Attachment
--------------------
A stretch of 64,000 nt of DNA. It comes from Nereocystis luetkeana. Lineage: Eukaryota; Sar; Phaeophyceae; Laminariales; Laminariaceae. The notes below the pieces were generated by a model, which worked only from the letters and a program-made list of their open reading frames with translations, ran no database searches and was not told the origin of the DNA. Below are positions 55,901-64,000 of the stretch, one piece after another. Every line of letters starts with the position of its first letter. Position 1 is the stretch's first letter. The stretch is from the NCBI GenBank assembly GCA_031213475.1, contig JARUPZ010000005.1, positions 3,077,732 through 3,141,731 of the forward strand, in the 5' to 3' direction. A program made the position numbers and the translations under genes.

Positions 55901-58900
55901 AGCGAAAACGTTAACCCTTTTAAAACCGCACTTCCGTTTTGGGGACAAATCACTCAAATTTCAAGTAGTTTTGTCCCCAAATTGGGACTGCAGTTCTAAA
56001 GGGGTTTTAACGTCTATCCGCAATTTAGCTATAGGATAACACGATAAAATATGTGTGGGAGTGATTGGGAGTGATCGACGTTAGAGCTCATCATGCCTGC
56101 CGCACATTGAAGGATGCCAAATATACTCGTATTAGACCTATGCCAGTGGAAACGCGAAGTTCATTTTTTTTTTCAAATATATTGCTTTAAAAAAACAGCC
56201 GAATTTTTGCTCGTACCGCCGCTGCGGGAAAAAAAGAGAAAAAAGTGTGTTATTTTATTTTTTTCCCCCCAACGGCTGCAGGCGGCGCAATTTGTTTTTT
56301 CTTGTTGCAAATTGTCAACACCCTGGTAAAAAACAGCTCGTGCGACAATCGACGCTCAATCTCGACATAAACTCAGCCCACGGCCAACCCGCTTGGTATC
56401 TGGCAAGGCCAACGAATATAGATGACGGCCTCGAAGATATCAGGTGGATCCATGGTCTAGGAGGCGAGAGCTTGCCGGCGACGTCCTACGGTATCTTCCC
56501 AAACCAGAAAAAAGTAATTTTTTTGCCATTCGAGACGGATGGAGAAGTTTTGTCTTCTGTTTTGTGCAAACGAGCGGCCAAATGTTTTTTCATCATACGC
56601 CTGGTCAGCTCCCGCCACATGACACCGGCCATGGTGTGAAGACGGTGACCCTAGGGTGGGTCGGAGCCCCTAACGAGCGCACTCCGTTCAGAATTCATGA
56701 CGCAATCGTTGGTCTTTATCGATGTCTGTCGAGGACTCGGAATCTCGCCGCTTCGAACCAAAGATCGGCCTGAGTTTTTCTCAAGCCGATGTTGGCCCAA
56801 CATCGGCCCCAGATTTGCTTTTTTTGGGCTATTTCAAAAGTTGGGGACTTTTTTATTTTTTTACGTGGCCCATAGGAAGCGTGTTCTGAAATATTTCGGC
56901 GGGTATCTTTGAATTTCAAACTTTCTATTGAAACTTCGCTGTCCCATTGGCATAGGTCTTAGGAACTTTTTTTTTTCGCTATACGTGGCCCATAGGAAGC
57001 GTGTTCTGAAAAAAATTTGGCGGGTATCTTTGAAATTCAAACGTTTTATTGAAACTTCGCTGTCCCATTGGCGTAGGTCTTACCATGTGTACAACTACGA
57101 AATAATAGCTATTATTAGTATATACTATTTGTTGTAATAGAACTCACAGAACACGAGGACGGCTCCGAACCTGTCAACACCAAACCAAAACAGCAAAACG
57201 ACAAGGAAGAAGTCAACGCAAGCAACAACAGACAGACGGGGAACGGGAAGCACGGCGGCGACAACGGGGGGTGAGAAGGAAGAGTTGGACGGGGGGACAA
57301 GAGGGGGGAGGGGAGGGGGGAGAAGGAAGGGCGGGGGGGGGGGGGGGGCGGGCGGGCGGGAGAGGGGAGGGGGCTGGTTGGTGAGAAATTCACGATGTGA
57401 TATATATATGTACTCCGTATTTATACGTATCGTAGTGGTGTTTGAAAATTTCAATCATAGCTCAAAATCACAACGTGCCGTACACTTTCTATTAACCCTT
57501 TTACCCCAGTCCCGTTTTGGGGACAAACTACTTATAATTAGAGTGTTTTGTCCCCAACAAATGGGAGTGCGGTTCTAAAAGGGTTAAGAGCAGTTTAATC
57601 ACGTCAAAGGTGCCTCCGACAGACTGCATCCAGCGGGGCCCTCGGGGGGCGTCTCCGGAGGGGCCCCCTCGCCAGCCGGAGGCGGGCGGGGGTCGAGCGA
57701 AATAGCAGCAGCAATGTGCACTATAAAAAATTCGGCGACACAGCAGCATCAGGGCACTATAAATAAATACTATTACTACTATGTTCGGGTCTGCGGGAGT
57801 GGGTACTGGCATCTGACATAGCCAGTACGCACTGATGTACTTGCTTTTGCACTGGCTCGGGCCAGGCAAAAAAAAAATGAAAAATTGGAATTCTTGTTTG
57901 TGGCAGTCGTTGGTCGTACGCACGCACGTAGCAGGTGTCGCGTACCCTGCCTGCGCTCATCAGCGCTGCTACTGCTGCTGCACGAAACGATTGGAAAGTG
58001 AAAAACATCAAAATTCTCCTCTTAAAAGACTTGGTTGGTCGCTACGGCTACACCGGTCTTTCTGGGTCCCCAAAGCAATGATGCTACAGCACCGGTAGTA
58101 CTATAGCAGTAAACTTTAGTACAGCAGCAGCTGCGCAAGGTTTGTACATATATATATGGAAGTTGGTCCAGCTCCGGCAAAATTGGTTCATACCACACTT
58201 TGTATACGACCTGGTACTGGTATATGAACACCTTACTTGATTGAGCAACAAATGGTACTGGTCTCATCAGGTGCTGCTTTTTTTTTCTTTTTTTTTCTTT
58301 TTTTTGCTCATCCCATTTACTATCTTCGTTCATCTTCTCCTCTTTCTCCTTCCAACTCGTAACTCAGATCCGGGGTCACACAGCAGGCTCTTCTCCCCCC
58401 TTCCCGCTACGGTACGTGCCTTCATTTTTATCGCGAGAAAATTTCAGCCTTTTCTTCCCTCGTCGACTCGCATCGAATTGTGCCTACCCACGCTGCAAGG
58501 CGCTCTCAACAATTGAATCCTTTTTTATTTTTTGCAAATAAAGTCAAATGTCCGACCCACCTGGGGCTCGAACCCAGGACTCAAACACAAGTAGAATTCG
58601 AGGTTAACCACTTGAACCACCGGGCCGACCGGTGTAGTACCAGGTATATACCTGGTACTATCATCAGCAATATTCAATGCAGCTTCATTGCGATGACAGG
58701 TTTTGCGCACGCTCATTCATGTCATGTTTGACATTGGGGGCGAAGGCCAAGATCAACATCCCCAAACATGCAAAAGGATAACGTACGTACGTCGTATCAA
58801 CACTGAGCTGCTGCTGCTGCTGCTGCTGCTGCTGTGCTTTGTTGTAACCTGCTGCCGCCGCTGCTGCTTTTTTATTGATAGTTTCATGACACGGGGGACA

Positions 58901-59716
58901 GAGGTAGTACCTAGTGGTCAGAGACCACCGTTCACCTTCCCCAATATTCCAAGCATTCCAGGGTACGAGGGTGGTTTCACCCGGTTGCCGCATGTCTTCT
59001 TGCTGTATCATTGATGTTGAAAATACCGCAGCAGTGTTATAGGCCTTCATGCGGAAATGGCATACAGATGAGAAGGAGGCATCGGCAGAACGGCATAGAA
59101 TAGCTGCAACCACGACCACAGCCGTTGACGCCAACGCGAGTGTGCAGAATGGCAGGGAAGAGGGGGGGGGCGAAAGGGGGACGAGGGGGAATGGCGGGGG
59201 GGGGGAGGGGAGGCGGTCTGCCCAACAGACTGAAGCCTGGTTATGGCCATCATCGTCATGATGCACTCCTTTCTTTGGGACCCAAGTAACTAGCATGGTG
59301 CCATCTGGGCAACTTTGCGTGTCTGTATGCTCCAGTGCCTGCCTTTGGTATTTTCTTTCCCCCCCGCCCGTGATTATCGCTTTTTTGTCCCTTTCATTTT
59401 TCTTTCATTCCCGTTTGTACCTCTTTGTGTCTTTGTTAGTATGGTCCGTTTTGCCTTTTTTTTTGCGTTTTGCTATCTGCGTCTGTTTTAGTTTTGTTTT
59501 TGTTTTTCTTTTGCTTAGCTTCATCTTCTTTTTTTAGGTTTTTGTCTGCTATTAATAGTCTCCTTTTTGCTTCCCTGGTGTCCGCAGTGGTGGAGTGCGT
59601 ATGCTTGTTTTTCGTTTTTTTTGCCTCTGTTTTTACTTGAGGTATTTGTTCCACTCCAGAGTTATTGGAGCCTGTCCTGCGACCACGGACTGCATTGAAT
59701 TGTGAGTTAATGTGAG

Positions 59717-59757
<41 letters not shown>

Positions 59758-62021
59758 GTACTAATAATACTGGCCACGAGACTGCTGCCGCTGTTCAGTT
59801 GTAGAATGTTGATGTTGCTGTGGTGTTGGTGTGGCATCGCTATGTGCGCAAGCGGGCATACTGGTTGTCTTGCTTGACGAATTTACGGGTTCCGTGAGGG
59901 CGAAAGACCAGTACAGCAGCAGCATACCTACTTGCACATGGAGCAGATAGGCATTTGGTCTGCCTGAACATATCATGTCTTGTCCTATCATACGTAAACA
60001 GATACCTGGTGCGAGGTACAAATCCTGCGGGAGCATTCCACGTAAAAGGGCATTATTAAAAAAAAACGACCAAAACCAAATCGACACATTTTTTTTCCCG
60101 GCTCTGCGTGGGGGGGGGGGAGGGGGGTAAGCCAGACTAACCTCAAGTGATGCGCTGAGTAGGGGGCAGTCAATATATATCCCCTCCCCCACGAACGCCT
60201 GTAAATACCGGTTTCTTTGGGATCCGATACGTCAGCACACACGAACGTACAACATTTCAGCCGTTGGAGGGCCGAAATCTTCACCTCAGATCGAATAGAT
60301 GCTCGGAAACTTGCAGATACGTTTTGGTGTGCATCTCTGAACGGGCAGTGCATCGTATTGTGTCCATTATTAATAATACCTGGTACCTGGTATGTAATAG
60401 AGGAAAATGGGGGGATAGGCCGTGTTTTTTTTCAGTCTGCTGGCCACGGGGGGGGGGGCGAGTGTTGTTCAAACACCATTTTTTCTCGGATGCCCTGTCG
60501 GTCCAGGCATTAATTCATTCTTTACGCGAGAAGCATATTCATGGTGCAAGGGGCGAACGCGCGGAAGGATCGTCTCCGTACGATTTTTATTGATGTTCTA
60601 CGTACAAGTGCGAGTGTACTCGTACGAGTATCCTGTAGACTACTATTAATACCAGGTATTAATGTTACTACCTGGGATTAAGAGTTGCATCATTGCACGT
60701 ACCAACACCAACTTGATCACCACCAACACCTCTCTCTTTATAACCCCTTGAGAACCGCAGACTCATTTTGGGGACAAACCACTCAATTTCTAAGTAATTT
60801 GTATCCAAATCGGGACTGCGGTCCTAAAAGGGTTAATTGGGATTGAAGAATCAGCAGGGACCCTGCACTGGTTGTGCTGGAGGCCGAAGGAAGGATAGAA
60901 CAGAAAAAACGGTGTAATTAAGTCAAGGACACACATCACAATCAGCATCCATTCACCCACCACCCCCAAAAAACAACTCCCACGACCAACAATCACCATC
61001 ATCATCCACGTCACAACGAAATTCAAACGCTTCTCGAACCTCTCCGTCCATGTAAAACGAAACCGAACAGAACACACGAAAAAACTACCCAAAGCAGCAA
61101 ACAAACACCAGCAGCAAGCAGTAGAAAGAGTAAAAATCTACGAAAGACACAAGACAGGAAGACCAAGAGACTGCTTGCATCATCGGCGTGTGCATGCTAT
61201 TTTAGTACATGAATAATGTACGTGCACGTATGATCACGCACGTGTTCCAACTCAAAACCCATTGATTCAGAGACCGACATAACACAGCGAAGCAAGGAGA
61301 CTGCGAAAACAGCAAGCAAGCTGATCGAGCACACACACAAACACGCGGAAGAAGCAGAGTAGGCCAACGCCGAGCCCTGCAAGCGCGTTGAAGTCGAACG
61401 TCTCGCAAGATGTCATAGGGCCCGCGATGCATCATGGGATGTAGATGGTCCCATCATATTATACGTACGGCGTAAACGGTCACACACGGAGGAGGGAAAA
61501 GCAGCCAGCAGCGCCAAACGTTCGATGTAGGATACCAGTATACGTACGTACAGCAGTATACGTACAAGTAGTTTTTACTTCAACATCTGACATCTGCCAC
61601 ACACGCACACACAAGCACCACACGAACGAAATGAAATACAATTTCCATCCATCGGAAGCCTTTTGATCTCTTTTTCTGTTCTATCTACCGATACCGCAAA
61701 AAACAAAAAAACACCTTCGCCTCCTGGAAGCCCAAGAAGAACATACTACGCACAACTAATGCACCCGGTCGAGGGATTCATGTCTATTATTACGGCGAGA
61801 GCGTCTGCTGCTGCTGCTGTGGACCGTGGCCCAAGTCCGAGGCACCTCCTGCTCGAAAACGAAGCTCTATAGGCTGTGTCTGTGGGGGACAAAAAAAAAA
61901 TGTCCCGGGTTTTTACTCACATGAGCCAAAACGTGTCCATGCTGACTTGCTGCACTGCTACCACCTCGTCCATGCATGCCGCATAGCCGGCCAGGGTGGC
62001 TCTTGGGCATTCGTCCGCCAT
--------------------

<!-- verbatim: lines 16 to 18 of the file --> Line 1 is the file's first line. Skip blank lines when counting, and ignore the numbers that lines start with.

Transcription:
57201 ACAAGGAAGAAGTCAACGCAAGCAACAACAGACAGACGGGGAACGGGAAGCACGGCGGCGACAACGGGGGGTGAGAAGGAAGAGTTGGACGGGGGGACAA
57301 GAGGGGGGAGGGGAGGGGGGAGAAGGAAGGGCGGGGGGGGGGGGGGGGCGGGCGGGCGGGAGAGGGGAGGGGGCTGGTTGGTGAGAAATTCACGATGTGA
57401 TATATATATGTACTCCGTATTTATACGTATCGTAGTGGTGTTTGAAAATTTCAATCATAGCTCAAAATCACAACGTGCCGTACACTTTCTATTAACCCTT